The Night Parade

26698476by Kathryn Tanquary
Children’s Lit
4 of 5 stars
Debut novel: January 5, 2016

This book is simply delightful! Full of twists and turns and whimsy, you’ll be transported to rural Japan and Saki’s strange journey in the spirit world. It’s the written version of a Hayao Miyazaki film!

Saki’s family is spending the Obon festival with her grandmother in a rural village—a sharp contrast to their busy city life in Tokyo. Bored with the small village traditions, she tries to impress some local kids by letting them into the graveyard her grandparents manage. Their disrespectful game ends up inviting a death curse on Saki and her family! Saki has to see the Midlight Prince during the Night Parade if she wants to break the curse and save her family, but humans aren’t meant to navigate the treacherous paths of the spirit world. Spirit guides will attempt to help her, but three days isn’t a long time…

At first this seems like a straightforward adventure, perhaps similar to A Christmas Carol. But each time I thought I knew what to expect, I was surprised! Poor Saki faces setbacks at every turn, yet her dogged persistence keeps her on the path to right her mistakes. We meet so many interesting (and at times terrifying!) spirits, and the setting is at once concrete and dreamlike. There were several spirits in particular that made me laugh out loud, and others that made me cringe, but I don’t want to spoil anything!

Saki learns a lot not just about the spirit world, but about the people around her—what makes a real friend, when she should speak up, and the value of family history.

I thoroughly enjoyed this journey; it’s a fun, thrilling debut novel. I look forward to seeing more of this author’s work!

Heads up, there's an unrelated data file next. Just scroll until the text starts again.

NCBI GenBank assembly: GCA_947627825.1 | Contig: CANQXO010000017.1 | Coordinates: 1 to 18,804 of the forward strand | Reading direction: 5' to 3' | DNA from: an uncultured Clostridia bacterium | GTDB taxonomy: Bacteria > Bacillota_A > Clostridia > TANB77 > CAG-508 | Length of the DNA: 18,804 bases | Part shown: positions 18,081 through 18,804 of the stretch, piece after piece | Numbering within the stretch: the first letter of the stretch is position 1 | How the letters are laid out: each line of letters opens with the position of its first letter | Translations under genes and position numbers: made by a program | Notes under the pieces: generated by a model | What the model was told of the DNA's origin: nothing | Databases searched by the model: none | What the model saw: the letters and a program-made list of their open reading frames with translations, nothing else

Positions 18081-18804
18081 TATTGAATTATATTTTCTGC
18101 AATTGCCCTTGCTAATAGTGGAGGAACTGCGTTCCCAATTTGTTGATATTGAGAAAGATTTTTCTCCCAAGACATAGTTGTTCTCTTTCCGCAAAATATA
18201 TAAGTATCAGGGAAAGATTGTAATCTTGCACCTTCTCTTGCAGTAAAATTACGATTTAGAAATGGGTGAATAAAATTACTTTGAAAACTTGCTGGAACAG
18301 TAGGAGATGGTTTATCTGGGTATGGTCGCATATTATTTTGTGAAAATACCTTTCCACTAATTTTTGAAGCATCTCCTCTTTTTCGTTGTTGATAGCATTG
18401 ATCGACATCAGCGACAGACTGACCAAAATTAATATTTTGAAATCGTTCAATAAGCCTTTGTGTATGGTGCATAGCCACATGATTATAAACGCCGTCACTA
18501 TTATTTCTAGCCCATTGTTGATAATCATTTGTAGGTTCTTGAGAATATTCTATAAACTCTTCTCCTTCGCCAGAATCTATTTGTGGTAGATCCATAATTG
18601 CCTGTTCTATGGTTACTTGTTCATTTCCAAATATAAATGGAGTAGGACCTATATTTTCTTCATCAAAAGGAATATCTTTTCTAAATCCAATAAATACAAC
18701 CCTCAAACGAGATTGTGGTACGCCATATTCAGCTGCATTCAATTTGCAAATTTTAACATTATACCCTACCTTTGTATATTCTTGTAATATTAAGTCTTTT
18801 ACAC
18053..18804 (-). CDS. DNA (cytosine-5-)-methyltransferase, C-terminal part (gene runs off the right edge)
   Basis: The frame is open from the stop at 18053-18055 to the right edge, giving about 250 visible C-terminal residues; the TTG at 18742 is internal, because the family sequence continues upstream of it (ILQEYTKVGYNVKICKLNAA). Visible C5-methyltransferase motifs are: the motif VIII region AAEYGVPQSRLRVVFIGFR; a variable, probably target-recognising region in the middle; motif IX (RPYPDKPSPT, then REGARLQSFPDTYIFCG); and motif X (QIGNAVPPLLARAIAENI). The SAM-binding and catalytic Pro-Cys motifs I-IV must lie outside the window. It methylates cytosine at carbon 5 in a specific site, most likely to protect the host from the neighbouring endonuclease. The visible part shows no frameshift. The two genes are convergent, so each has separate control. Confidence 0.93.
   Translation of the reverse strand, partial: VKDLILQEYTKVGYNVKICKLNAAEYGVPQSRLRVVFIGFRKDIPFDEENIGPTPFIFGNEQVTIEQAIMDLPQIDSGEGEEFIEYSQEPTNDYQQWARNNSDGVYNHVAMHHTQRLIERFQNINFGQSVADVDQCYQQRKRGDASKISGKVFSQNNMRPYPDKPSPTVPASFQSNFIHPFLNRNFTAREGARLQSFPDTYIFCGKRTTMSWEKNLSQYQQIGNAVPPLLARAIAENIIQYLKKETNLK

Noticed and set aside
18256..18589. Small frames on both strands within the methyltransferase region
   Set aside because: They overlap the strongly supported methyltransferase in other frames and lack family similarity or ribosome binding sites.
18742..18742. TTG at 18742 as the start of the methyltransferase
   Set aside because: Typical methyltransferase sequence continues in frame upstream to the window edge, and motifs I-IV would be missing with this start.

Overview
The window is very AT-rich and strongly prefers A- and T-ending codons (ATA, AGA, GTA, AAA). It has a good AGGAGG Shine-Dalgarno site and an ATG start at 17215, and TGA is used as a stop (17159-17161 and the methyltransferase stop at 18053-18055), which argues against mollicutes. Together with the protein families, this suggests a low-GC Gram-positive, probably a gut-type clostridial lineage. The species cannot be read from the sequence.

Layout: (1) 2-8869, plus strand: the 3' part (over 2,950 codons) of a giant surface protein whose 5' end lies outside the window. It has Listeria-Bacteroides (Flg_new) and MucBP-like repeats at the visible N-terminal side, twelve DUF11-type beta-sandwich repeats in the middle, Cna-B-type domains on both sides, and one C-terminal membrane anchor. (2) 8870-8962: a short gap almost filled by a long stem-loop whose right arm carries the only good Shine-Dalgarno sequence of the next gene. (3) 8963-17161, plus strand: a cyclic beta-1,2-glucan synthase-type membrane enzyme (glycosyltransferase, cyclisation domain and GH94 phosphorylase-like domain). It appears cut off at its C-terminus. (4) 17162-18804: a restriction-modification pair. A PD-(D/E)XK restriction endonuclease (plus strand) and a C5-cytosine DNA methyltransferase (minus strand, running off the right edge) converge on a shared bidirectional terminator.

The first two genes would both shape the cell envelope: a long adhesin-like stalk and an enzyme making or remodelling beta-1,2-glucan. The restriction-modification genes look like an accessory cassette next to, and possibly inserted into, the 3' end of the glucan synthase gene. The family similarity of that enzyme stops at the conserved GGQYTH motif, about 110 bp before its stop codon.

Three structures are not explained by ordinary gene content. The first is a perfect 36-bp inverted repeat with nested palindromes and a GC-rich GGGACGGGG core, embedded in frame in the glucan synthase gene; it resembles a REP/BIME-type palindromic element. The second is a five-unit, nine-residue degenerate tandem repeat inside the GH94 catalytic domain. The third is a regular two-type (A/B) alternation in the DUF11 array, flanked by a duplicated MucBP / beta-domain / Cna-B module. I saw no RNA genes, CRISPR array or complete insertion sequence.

If you’d like to see more reviews or buy a copy for yourself, The Night Parade is available on Goodreads and on Barnes & Noble’s website here. Please consider supporting your local bookstore!

Similar reads:

  • Risuko by David Kudler – Risuko is a young girl in feudal Japan that just wants to climb. But when a noblewoman spots her and recruits her to her estate, Risuko learns her talents might allow her to become “a very special kind of woman”—one that can change the fate of her nation. See my review here.
  • Hour of the Bees by Lindsay Eagar – Another girl struggling with her family’s past and present identities, Carolina is not thrilled to spend the summer at her grandfather Serge’s ranch in the middle of the desert. But as the family readies the house and property for sale, Serge tells Carolina a fantastical story about a village of people that never died, the tree that gave them life, and bees that brought the rain. Carolina thinks it’s a fairy tale, until bees start following her around too. See my review here.
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